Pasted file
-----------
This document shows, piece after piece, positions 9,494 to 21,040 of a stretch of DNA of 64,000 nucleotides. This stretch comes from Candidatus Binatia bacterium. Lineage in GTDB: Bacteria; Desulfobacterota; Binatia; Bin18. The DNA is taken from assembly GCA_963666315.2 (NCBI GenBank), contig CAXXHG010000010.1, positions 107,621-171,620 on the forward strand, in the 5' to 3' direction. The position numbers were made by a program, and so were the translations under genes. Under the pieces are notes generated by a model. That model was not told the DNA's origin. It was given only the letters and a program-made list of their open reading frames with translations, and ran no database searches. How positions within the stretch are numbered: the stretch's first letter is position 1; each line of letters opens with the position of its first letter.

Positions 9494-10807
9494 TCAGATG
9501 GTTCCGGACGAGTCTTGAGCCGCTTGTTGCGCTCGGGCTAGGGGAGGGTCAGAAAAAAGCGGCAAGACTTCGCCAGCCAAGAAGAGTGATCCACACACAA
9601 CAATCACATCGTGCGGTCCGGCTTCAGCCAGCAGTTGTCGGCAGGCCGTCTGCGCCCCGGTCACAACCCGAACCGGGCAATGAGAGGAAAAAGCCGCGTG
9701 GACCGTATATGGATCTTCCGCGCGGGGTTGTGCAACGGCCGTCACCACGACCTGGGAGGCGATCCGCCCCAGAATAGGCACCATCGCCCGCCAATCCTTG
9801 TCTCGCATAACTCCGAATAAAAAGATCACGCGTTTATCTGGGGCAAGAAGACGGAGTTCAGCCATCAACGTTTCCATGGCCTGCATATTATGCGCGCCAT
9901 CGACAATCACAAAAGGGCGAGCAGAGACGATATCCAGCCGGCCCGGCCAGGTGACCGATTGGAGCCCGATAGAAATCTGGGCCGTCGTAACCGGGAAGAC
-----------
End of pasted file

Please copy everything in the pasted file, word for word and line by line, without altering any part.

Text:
This document shows, piece after piece, positions 9,494 to 21,040 of a stretch of DNA of 64,000 nucleotides. This stretch comes from Candidatus Binatia bacterium. Lineage in GTDB: Bacteria; Desulfobacterota; Binatia; Bin18. The DNA is taken from assembly GCA_963666315.2 (NCBI GenBank), contig CAXXHG010000010.1, positions 107,621-171,620 on the forward strand, in the 5' to 3' direction. The position numbers were made by a program, and so were the translations under genes. Under the pieces are notes generated by a model. That model was not told the DNA's origin. It was given only the letters and a program-made list of their open reading frames with translations, and ran no database searches. How positions within the stretch are numbered: the stretch's first letter is position 1; each line of letters opens with the position of its first letter.

Positions 9494-10807
9494 TCAGATG
9501 GTTCCGGACGAGTCTTGAGCCGCTTGTTGCGCTCGGGCTAGGGGAGGGTCAGAAAAAAGCGGCAAGACTTCGCCAGCCAAGAAGAGTGATCCACACACAA
9601 CAATCACATCGTGCGGTCCGGCTTCAGCCAGCAGTTGTCGGCAGGCCGTCTGCGCCCCGGTCACAACCCGAACCGGGCAATGAGAGGAAAAAGCCGCGTG
9701 GACCGTATATGGATCTTCCGCGCGGGGTTGTGCAACGGCCGTCACCACGACCTGGGAGGCGATCCGCCCCAGAATAGGCACCATCGCCCGCCAATCCTTG
9801 TCTCGCATAACTCCGAATAAAAAGATCACGCGTTTATCTGGGGCAAGAAGACGGAGTTCAGCCATCAACGTTTCCATGGCCTGCATATTATGCGCGCCAT
9901 CGACAATCACAAAAGGGCGAGCAGAGACGATATCCAGCCGGCCCGGCCAGGTGACCGATTGGAGCCCGATAGAAATCTGGGCCGTCGTAACCGGGAAGAC